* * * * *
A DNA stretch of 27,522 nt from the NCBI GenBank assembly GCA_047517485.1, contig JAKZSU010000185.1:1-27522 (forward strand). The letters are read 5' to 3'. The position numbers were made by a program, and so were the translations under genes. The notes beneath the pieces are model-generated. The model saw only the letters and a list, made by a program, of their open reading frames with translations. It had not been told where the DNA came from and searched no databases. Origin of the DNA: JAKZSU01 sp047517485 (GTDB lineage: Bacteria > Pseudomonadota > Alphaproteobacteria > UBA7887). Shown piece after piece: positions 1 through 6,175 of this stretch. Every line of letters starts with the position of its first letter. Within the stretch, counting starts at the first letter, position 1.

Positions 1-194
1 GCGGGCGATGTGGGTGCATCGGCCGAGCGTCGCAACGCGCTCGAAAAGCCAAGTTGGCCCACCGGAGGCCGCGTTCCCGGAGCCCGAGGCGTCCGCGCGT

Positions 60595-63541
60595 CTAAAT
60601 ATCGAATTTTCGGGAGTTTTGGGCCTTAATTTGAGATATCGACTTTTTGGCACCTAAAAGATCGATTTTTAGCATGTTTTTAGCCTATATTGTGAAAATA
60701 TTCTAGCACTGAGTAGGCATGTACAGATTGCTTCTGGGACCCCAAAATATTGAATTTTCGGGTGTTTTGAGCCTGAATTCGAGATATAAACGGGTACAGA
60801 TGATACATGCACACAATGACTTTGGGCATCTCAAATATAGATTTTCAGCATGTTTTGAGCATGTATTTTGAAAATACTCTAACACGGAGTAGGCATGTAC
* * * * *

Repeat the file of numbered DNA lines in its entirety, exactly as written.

A DNA stretch of 27,522 nt from the NCBI GenBank assembly GCA_047517485.1, contig JAKZSU010000185.1:1-27522 (forward strand). The letters are read 5' to 3'. The position numbers were made by a program, and so were the translations under genes. The notes beneath the pieces are model-generated. The model saw only the letters and a list, made by a program, of their open reading frames with translations. It had not been told where the DNA came from and searched no databases. Origin of the DNA: JAKZSU01 sp047517485 (GTDB lineage: Bacteria > Pseudomonadota > Alphaproteobacteria > UBA7887). Shown piece after piece: positions 1 through 6,175 of this stretch. Every line of letters starts with the position of its first letter. Within the stretch, counting starts at the first letter, position 1.

Positions 1-194
1 GCGGGCGATGTGGGTGCATCGGCCGAGCGTCGCAACGCGCTCGAAAAGCCAAGTTGGCCCACCGGAGGCCGCGTTCCCGGAGCCCGAGGCGTCCGCGCGT

Positions 60595-63541
60595 CTAAAT
60601 ATCGAATTTTCGGGAGTTTTGGGCCTTAATTTGAGATATCGACTTTTTGGCACCTAAAAGATCGATTTTTAGCATGTTTTTAGCCTATATTGTGAAAATA
60701 TTCTAGCACTGAGTAGGCATGTACAGATTGCTTCTGGGACCCCAAAATATTGAATTTTCGGGTGTTTTGAGCCTGAATTCGAGATATAAACGGGTACAGA
60801 TGATACATGCACACAATGACTTTGGGCATCTCAAATATAGATTTTCAGCATGTTTTGAGCATGTATTTTGAAAATACTCTAACACGGAGTAGGCATGTAC